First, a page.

In my last post, I analyzed Rambam in Sefer Hamitzvot using the verse in Devarim 4:19 to support the prohibition of even contemplating the possibility of astrology being a science and true. I failed to point out that the idea that astrology (and for that matter magic) is false, was one of the most difficult things for a medieval thinker to accept. In fact, almost all ignored this position of Rambam and even his most ardent followers felt forced to disagree. His position was considered revolutionary and it was only much later in the history of human development that the truth of Rambam’s position was finally seen and accepted. Most of Rambam’s followers such as Ralbag, Rabbi Levi Ben Avraham, and Rabbi Yaakov Antuli (author of the seminal Malmad Hatalmidim) to name a few, all believed that astrology is an empirically proven science. As we will see, even direct communication with Rambam in a letter to the sages of
I would like to now analyze how Rambam addresses this verse (Devarim 4:19) in his Mishne Torah Hilchot Avodah Zara 2:1.
עיקר הציווי בעבודה זרה, שלא לעבוד אחד מכל הברואים--לא
מלאך, ולא גלגל, ולא כוכב, ולא אחד מארבע היסודות, ולא אחד מכל הנבראים
מהם. ואף על פי שהעובד יודע שה' הוא האלוהים, והוא עובד הנברא הזה על דרך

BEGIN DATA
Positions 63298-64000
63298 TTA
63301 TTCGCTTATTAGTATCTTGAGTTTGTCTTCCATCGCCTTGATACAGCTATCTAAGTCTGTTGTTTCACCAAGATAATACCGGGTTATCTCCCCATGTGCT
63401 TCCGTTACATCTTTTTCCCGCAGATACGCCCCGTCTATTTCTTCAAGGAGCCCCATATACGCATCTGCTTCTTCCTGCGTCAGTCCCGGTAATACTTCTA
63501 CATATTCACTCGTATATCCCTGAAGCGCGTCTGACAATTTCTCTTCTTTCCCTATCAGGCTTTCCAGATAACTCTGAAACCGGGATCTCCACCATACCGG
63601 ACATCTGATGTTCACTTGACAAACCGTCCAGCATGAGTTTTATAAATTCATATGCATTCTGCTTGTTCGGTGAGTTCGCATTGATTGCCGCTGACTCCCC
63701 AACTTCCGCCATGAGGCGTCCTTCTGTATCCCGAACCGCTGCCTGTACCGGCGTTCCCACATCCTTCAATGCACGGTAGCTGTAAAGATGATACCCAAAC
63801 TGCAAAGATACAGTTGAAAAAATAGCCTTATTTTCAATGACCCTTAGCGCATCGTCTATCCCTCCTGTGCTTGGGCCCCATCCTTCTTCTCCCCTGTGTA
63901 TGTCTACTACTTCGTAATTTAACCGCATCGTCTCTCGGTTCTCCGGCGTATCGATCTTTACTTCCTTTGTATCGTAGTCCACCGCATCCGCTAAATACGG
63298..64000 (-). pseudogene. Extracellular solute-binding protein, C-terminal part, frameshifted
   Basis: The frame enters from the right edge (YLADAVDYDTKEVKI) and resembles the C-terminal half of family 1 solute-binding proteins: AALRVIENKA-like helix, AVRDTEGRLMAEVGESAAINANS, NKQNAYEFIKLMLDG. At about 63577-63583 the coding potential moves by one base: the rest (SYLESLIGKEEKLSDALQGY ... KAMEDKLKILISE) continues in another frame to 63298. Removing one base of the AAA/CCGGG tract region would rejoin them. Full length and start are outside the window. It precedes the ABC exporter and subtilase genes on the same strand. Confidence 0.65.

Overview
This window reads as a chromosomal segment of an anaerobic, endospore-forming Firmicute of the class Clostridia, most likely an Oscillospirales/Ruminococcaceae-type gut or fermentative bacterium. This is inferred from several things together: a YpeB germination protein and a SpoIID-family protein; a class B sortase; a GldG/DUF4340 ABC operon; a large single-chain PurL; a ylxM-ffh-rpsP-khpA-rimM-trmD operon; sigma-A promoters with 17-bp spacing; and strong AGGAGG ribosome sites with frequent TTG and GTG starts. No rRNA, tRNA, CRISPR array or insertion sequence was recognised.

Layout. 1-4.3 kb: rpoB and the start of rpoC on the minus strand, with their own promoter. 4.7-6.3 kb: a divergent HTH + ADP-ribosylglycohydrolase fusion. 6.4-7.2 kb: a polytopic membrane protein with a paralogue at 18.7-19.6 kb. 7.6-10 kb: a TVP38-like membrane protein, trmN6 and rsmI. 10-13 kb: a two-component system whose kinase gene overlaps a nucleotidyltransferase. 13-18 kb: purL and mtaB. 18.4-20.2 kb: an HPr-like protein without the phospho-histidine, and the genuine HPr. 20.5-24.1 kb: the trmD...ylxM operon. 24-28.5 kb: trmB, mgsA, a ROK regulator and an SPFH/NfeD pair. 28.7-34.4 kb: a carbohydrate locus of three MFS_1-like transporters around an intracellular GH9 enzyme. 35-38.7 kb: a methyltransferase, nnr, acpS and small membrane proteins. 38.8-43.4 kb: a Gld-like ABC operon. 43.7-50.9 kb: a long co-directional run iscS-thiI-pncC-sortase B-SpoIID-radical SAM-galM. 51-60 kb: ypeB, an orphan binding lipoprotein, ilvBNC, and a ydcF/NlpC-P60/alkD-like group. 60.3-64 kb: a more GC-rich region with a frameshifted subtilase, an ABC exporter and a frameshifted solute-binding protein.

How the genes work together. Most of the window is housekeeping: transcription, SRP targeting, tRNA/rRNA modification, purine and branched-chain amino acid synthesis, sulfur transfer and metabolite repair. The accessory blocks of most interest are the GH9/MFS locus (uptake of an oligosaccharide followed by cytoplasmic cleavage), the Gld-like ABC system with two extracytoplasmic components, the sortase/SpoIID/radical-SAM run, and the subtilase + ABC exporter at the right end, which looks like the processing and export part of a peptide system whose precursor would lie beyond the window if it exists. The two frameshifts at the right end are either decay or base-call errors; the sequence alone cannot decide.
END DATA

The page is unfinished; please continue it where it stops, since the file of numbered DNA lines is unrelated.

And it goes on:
שעבד אנוש ואנשי דורו תחילה--הרי זה עובד עבודה זרה.
The core [literally: the root] of the commandment [forbidding] idol worship is that one may not worship any creation, whether an angel, a sphere, a star, one of the four elements or anything that is made from them [the elements]. Even if the worshipper knows that God is the [supreme] God and he [only] worships the created entity, the way Enosh and his generation did in the beginning – that is Idol Worship.
According to Rambam in the preceding Chapter, Enosh developed the idea of worshiping the forces of nature that run the world as God’s intermediaries. At first, it was just as a show of respect for God’s tools, just as one respects the king’s minister – which is what Rambam is referring to here with the words “in the beginning”. With time, people attributed independent powers to them. To understand what Rambam means when he introduces this chapter with the words “The core of the commandment” we need to differentiate between goal and method. The goal is the eradication of the concept of idolatry and once eradicated preventing recidivism. The method is the development of laws that will lead people to that goal. These laws will not only forbid idol worship itself but anything that might lead towards it. There is a fine line between being in awe and worshipping God as the source of all the beauty and wisdom we observe in the world around us and worshipping the beautiful and awesome world itself. Crossing that line is dangerous and the laws are there to prevent that from happening. Rambam here is laying out the underlying rationale for the many rules in minute details that follow in the coming chapters. He therefore explains that at the core of the rules, the underlying rationale for all the detailed laws that he will enumerate and discuss in the coming chapters is the eradication and prevention of this kind of thinking. That will explain why actions that at first blush do not seem to be real idol worship are prohibited because of the risk that they will take us across that fine line of seeing independent powers in created entities.
השמיימה, וראית את השמש ואת הירח ואת הכוכבים . . . אשר חלק ה' אלוהיך,